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The plant disease that's threatening your chocolate stash

Chocolate frosty pod rot is not a poorly conceived cereal brand. Instead, it's a fungus that devours cocoa pods — turning them to nasty mush while still on the branch. Quietly spreading through Central America, chocolate frosty pod rot can devastate cocoa crops, wiping out entire plantations. Maggie 11

8 foods that aren't as frightening as Buzzfeed thinks they are

An actual chemist looks at claims made about "toxic foods" in a recent Buzzfeed linkbait post and calmly explains why the whole thing is ridiculous. Of the 8 foods (actually, mostly food additives) mentioned, one is hardly used anymore, another was withdrawn from the market two years ago, two only sound scary if you failed chemistry, and four have had their risks vastly overstated. It's the sort of situation where some studies show a risk, some studies don't, and there's good reasons to think the risk — if it exists — isn't that big, to begin with. Maggie

Cooking breakfast in a bag

Tom Fassbender went camping with his daughter and cooked bacon and eggs in a paper bag set over campfire coals. He says it was a "mixed success" but the results look tasty!

An Experiment in Campfire Cooking

Volcano Dust - made from ghost chili peppers

Volcano Dust is a brand of powdered bhut jolokia chili peppers. Also known as ghost chills, bhut jolokias are mind-bendingly hot. For example, an average jalapeño pepper measures about 5,000 on the Scoville heat scale; a bhut jolokia measures 1,000,000 Scovilles.

The manufacturer of Volcano Dust sent me a box of samples, and I carefully tried them out. They are certainly the hottest powdered chili peppers I've ever tasted, but I like them. A slight dusting of the Hot Italian Blend on my easy-over eggs or chicken soup turns them into an exciting culinary experience. Here's to blown-out capsaicin receptors!

(I gave Cory a jar of the pure powdered bhut jolokia when he came to visit a couple of weeks ago. Hopefully he'll share his thoughts on it.)

Volcano Dust

Ra Chand Citrus Press squeezes every last drop of juice from fruit

Living in Southern California, we have an abundance of citrus nearly year round — lemons, limes, kumquats, grapefruits, and more. I also have a household of beverage enthusiasts, from my kids who love to make lemon-, lime-, etc. -ades, or “kid drinks” as they call them, to my wife and I who are crazy about cocktails, flips, fizzes, and sours. This is why I graduated from my fine, but slow, hand juicer, to the monstrous, restaurant-calibre Ra Chand J210 Bar Juicer. It makes quick, efficient work of juicing tons of citrus. Rather than dread all the labor, I’m now happy to juice enough fruit to make a full pitcher of Ginger Limeonade with my kids to sell in their DIY juice stand.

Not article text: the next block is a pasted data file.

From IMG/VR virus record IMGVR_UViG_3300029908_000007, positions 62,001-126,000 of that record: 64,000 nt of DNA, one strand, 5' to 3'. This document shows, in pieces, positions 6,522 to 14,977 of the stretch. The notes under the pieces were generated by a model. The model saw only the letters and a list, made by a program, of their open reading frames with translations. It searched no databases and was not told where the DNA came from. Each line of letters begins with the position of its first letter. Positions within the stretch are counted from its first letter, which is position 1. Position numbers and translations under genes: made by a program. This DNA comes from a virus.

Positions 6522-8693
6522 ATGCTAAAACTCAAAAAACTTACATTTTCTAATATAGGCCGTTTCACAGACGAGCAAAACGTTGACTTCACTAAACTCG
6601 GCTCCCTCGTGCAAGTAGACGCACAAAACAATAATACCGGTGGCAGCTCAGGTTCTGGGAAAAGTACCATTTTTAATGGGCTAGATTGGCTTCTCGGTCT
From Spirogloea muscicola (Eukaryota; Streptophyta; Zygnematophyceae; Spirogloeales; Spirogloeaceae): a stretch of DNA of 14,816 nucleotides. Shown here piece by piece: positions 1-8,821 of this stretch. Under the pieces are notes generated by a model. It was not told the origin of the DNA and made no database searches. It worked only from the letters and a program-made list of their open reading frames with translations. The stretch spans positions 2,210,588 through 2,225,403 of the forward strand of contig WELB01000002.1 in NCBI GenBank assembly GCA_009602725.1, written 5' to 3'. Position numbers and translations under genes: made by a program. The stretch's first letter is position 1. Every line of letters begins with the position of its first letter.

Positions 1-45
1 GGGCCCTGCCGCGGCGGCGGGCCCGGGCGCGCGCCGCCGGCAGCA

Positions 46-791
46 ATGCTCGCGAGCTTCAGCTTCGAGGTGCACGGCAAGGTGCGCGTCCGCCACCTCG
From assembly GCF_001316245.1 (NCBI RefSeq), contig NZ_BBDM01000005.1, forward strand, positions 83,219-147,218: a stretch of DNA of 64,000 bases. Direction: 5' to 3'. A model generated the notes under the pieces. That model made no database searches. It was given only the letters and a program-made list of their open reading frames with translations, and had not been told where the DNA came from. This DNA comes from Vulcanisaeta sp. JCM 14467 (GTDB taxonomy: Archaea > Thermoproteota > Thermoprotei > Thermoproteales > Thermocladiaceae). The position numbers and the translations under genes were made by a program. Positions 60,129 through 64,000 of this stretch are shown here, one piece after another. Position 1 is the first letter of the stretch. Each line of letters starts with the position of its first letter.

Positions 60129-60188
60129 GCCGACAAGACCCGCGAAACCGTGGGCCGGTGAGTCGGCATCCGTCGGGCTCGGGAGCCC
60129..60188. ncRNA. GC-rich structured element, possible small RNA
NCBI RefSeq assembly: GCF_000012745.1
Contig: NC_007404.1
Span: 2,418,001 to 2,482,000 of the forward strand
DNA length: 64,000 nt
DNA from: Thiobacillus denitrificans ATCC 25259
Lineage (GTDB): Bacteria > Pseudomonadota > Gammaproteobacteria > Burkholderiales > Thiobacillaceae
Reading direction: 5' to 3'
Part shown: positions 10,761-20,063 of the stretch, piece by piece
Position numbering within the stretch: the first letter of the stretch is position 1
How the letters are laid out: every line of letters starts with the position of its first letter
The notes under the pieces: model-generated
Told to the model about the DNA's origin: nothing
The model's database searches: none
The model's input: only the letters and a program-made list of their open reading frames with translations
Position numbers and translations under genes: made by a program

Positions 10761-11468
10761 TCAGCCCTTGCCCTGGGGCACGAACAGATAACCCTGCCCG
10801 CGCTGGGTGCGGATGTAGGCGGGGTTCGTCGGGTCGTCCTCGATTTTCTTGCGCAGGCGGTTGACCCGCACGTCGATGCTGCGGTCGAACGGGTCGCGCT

The Ra Chand is dead simple. No motors or fragile plastic parts to break — in fact it only has six parts, made of cast aluminum, plus a wire return spring and a few bolts. The mechanical advantage it provides is tremendous. With its long lever and offset pivots, even my six-year-old daughter can use it to easily squeeze a half-lemon dry. The Ra Chand is big enough for me to juice a medium grapefruit — when I have a larger-sized one to contend with I quarter it (and secretly wish I had the even-larger model, the J500).

The straining cone (which looks like a half beehive) allows juice and the occasional small seed through, but very little pulp. This is also due to the fact that pressing (rather than twisting like a motorized juicer) bursts the cells of the fruit, but doesn’t shred the membranes.

If I have one complaint it is that the juicer can be tipped forward easily until you get the hang of pulling the lever down, not down-and-toward-yourself. I’ve gotten used to this, but I do hold onto the base when my kids use it to avoid a mess.

In all, the Ra Chand is hands-down the best citrus juicer I’ve used. I appreciate its size, speed, power, ruggedness, and simplicity. I imagine it’ll be in our family for many years, hopefully providing juice for generations. -- John Edgar Park

Ra Chand Citrus Press $194

Scientific American in the late 1800s: eating horse flesh is good for the economy


At the Smithsonian's Smart News blog, a fun post looking at historic debates in America's science media about whether it's okay to eat horse meat, with links to some Scientific American articles from the 1860s and 1870s.

One such article published in 1875, "Shall We Eat The Horse?," argues that "in not utilizing horse flesh as food, we are throwing away a valuable and palatable meat, of which there is sufficient quantity largely to augment our existing aggregate food supply. Supposing that the horse came into use here as food, it can be easily shown that the absolute wealth in the country would thereby be materially increased."

A decade later, SciAm published this piece screengrabbed above, on the shifting cultural norms that made eating horse totally not cool.

Cupcake appears to be topped with bloody glass shards

This completely edible Dexter-themed cupcake would go well with the Carrie cake I saw several years ago at a craft fair.

Cheese-flipping robot patiently rotates gruyere

K0re on YouTube had a genuinely wonderful day in Switzerland that included the HR Giger museum, lashings of absinthe, and a good deal of time in the company of a machine that patiently rotates wheels of cheese.

I wanted to see the Giger Museum and Bar in Gruyeres about an hour away from Montreux.

The driver Pascal suggested the cheese factory and took me on a mini-tour of how they make gruyere and how the cows are treated, etc. after an afternoon of absinthe and grotesquerie.

Cheese Robot (via Kottke)